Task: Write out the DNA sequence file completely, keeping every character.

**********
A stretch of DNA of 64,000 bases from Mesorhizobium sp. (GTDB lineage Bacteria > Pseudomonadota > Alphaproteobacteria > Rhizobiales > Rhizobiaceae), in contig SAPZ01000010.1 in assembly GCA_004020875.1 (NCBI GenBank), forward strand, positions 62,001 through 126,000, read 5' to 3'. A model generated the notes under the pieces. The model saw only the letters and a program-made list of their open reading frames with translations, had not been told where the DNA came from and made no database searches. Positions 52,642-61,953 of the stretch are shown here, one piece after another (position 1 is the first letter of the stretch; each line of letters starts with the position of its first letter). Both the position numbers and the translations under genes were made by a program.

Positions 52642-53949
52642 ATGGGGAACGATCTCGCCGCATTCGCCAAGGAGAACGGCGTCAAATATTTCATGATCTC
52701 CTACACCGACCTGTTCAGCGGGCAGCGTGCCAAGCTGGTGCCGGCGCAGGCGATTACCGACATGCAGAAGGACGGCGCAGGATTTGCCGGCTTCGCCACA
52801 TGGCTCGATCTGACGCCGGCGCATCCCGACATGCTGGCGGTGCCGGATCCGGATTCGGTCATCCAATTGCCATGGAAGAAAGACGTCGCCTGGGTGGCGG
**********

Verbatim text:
A stretch of DNA of 64,000 bases from Mesorhizobium sp. (GTDB lineage Bacteria > Pseudomonadota > Alphaproteobacteria > Rhizobiales > Rhizobiaceae), in contig SAPZ01000010.1 in assembly GCA_004020875.1 (NCBI GenBank), forward strand, positions 62,001 through 126,000, read 5' to 3'. A model generated the notes under the pieces. The model saw only the letters and a program-made list of their open reading frames with translations, had not been told where the DNA came from and made no database searches. Positions 52,642-61,953 of the stretch are shown here, one piece after another (position 1 is the first letter of the stretch; each line of letters starts with the position of its first letter). Both the position numbers and the translations under genes were made by a program.

Positions 52642-53949
52642 ATGGGGAACGATCTCGCCGCATTCGCCAAGGAGAACGGCGTCAAATATTTCATGATCTC
52701 CTACACCGACCTGTTCAGCGGGCAGCGTGCCAAGCTGGTGCCGGCGCAGGCGATTACCGACATGCAGAAGGACGGCGCAGGATTTGCCGGCTTCGCCACA
52801 TGGCTCGATCTGACGCCGGCGCATCCCGACATGCTGGCGGTGCCGGATCCGGATTCGGTCATCCAATTGCCATGGAAGAAAGACGTCGCCTGGGTGGCGG